Major projects in WA are being flooded with job applications, as the unemployment rate climbed from 5.2 per cent in January to 5.9 in February, the highest level of unemployment seen in the mining state since 2003.
In real terms, this represents a jump of 11,200 unemployed people, reaching a total number of 84,300.
Unemployment in WA has now passed the jobless rate in NSW, and is fast approaching the national average of 6 per cent.
At the height of the skills shortage in 2008, the WA unemployment rate was 2.3 per cent, and only five months ago the rate was 4.2 per cent.
Since December, more than 5500 people have applied for work at the Roy Hill construction project alone, which chief executive Barry Fitzgerald has said will rule out the need to hire more foreign workers on 457 visas.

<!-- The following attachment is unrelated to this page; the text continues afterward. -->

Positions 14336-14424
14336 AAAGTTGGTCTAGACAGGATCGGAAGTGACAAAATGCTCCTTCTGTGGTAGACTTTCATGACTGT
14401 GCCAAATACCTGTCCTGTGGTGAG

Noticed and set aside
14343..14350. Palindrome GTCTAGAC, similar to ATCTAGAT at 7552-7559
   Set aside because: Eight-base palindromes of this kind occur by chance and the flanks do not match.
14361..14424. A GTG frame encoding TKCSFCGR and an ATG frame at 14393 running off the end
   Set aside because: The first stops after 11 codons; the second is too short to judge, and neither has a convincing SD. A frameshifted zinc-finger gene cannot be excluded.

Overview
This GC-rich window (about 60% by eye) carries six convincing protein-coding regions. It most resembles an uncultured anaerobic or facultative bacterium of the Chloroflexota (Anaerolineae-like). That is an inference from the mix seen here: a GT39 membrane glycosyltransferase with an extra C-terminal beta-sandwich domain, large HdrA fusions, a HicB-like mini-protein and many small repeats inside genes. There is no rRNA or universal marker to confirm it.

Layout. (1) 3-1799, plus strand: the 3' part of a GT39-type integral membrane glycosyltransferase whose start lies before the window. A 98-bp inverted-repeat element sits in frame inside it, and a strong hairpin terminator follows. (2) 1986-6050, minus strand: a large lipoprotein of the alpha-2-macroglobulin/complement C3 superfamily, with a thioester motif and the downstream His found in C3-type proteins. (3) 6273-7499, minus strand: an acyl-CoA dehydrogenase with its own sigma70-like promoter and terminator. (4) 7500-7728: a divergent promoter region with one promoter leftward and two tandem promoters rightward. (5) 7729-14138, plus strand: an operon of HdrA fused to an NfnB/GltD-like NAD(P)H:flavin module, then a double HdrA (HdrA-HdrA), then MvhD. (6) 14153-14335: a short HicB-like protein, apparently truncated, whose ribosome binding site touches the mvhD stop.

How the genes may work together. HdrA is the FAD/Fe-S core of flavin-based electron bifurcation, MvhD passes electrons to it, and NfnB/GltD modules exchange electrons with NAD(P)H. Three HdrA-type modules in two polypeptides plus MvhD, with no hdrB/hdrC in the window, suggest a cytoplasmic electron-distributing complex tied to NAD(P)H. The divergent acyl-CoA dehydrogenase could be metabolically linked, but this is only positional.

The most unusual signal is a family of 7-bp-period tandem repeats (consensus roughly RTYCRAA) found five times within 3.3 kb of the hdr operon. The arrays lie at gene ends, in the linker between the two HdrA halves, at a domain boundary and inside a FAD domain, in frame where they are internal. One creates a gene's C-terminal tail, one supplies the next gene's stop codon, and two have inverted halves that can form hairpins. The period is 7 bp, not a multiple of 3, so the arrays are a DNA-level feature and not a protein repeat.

“We are seeing something like 600 people applying for one particular style of job,” Fitzgerald said.
“It’s a mixed blessing. It’s probably good for us, but very unfortunate for those on the other side.”
Fitzgerald said the company was treating every application professionally, despite the large number of applicants.
“We are now faced with the problem of how to manage the number of applicants and expressions of interest we have for people who are seeking an opportunity with Roy Hill in the construction or operations phase,” he said.
The jump in February can partially be attributed to the collapse of mining contractor Forge Group, which left 1500 employees out of work in WA, and $500 million in debts.